LEESBURG — A resolution before the Lee County Commission Tuesday that would have allowed the board to make an appointment to the Chehaw Park Authority did not move forward when it failed to get a second for the motion to be approved.
For almost a half-century, a majority of Chehaw park has existed on land in Lee County with the county having no real input into the park’s planning or development. Mary Ligon, chairwoman of the Chehaw Park Authority, presented a resolution Tuesday supported by the Chehaw Park Authority and the Albany City Commission to the Lee County Commission that would have changed that.
Included in the resolution was a request that the commission “support the requested changes to the act creating the Chehaw Park Authority; request the same support of the Dougherty County Commission and the city of Albany; and request that the local legislative delegation collectively endorse and wholeheartedly support and introduce this request for presentation during the 2020 Georgia General Assembly legislative session.”
The resolution contained several recommendations to the General Assembly including a request that the act creating the CPA, which expires Dec. 31, be revised “to better represent the citizens of the city of Albany, Dougherty County and Lee County.” The resolution further emphasized the CPA’s belief that “these changes to be in the best interest of the citizens served by the Chehaw Park & Zoo and will ensure the future success of Chehaw Park & Zoo.”
Following Ligon’s request for approval by the Lee board, Commissioner Rick Muggridge said that since the Albany City Commission had approved the measure earlier in the morning, “I think that Chehaw deserves our support and the city of Albany deserves our support.”
Before Muggridge’s motion to approve was completed, Commission Chairman Billy Mathis asked Ligon, “What was the resulting vote and who voted against the resolution?”
She informed him that Mayor Bo Dorough and Commissioners John Howard and Demetrius Young were the opposing votes in the 4-3 split.
“My only comment ... I agree with Rick. ... We’ve always supported Chehaw, we love Chehaw, we give in-kind contributions on a regular basis,” Mathis responded. “It’s my understanding the mayor of Albany is opposed to the legislation. I would like to sit out until they, meaning the city of Albany, sort out all their issues.”
Muggridge responded, “They voted on it, it’s sorted out.”
The chairman restated his concern that Dorough was opposed before Muggridge went on to make a motion in support of the resolution. There was no second, and the motion died for lack of support.
With public safety becoming an ongoing topic of concern within the county, the schedule to (remount) three additional ambulances was discussed. A remount is a procedure in which a body consisting of the cab, chassis, engine and drive train are purchased, and the box from an existing ambulance is refurbished and placed on the remount. The cost of a remount compared to the purchase of a new ambulance is approximately $91,000 versus $273,000.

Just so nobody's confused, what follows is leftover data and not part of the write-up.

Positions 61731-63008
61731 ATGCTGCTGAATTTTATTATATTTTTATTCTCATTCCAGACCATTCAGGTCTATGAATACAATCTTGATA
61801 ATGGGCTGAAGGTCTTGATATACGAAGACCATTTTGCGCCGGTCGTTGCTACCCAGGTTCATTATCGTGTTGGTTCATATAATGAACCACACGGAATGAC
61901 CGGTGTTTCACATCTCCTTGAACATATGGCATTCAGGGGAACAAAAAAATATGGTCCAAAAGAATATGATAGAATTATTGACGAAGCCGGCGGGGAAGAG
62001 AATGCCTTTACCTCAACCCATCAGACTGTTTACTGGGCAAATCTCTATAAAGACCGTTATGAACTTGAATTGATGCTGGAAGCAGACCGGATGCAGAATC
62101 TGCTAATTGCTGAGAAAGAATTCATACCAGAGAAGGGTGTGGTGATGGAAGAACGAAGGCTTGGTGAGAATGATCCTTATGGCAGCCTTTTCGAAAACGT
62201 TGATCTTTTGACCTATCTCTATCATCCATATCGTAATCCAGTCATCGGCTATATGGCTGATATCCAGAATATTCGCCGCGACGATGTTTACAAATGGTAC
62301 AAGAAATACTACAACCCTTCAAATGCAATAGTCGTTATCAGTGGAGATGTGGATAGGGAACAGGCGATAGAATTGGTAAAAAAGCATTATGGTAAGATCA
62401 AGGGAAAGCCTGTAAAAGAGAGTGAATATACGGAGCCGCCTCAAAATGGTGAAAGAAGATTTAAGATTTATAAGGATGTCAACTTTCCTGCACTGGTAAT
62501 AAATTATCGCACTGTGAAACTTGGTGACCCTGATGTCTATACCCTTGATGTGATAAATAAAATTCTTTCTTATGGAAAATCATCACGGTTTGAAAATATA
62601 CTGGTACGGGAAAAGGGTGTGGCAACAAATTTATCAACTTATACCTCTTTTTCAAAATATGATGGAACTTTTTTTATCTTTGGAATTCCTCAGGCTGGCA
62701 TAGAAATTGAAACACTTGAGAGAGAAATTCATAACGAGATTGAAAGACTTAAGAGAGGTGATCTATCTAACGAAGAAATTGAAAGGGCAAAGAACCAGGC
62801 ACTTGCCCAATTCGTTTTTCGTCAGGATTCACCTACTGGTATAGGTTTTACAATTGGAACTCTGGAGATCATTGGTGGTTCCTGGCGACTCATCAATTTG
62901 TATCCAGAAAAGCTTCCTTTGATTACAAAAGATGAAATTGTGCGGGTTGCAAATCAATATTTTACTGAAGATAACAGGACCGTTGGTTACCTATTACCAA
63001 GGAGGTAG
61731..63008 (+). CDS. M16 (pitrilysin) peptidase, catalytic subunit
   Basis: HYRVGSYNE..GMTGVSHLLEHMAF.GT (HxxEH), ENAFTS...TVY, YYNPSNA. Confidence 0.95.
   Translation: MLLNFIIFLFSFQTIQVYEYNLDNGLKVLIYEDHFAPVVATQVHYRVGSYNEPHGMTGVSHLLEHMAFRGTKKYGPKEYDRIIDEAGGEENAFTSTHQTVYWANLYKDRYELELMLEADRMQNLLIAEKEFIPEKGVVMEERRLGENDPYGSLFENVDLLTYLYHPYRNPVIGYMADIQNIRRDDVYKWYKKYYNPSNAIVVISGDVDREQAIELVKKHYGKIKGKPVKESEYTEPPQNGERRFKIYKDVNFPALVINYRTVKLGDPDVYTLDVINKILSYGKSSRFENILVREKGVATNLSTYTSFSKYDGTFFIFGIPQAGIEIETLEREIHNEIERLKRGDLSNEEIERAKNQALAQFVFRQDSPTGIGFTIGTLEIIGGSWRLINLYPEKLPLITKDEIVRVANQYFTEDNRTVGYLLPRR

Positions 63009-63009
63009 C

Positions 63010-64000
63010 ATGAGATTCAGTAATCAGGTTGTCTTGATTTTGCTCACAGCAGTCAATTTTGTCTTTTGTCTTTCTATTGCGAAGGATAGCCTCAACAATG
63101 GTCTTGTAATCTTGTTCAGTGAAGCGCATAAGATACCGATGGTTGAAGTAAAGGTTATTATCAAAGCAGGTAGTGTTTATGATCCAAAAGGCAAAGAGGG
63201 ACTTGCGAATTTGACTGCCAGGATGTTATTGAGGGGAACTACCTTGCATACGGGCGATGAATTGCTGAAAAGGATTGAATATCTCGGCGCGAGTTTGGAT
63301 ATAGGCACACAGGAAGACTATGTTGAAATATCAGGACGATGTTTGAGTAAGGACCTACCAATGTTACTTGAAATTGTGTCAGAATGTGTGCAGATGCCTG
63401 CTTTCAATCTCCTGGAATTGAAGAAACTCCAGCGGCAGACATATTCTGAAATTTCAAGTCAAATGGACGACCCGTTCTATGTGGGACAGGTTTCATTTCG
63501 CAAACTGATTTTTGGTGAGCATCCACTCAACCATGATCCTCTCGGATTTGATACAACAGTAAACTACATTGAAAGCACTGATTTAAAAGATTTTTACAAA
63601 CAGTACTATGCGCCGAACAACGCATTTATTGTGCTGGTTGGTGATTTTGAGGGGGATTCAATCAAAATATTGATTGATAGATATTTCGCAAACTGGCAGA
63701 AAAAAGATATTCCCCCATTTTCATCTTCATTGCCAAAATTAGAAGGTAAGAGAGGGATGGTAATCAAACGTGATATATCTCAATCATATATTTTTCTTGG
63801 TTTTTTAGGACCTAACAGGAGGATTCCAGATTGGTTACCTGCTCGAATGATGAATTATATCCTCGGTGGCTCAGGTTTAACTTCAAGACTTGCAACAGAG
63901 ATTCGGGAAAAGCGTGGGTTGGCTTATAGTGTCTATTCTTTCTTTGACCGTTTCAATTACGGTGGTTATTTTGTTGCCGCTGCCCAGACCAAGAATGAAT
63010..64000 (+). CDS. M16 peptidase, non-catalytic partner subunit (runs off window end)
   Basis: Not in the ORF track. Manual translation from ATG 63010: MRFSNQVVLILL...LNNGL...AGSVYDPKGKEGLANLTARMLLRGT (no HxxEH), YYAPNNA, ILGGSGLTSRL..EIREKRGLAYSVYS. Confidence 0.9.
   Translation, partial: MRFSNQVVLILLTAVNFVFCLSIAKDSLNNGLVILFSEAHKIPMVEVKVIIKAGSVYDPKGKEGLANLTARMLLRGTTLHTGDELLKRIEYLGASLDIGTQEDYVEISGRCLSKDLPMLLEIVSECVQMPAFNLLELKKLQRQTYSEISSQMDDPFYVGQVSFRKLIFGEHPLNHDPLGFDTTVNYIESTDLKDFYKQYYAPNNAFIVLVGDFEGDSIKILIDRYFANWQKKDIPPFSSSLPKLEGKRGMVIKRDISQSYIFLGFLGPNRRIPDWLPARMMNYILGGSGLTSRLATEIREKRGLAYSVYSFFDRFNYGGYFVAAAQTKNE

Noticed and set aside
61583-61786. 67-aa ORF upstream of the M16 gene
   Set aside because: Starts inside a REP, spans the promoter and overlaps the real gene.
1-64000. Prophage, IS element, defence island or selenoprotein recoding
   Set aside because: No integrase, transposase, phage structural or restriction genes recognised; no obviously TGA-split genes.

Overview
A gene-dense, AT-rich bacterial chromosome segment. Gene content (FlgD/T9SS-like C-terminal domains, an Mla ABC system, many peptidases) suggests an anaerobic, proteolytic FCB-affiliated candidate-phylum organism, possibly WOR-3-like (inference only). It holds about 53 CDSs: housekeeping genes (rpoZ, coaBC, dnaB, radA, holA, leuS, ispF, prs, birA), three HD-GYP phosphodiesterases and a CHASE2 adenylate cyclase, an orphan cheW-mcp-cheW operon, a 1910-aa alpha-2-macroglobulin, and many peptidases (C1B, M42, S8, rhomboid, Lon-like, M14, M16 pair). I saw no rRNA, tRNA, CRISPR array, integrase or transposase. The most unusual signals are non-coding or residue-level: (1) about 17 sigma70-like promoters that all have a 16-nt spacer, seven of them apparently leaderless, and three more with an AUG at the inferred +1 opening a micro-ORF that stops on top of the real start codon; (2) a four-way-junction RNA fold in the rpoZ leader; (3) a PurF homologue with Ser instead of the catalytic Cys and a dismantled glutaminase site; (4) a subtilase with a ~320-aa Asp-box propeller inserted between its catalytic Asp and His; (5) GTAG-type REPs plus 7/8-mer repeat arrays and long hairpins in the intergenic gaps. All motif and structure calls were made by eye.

Fire Chief David Forrester reported that the company had two 2019 chassis that were still available for remount, and the cost of a 2020 model would increase by at least $2,000. Mathis expressed his desire to remount all three in succession so that there would be five new ambulances, placing a new one at each station, and have two good spares. Muggridge expressed concern about such a large expenditure at one time and recommended stretching the purchases out over an extended period, which would still give the county five new ambulances that will be less than 5 years old at the time.
Commissioner Luke Singletary pointed out that the county had already purchased two ambulances this year, and that “the problem is not current. ... If we do three ambulances in a year, they will wear out at the same time and we may be saddling other commissioners in the next four to eight years to replace all of them at once.”
Singletary recommended the purchases be spaced out to prevent potential financial difficulties down the road. The issue was called to question and the call to remount all three ambulances passed on a split 3-2 vote with Muggridge and Singletary opposing.
With the recent cycles of severe weather, the installation of switches for generators at seven locations where generators have been installed was discussed. The cost of each of the required switches ranges between $8,000 and $12,000. Following the discussion, the board voted to install a switch at the Tharp Building only, as it was deemed to be a command center.
Roads continue to be an issue of concern with several bridge and paving projects being discussed for future funding.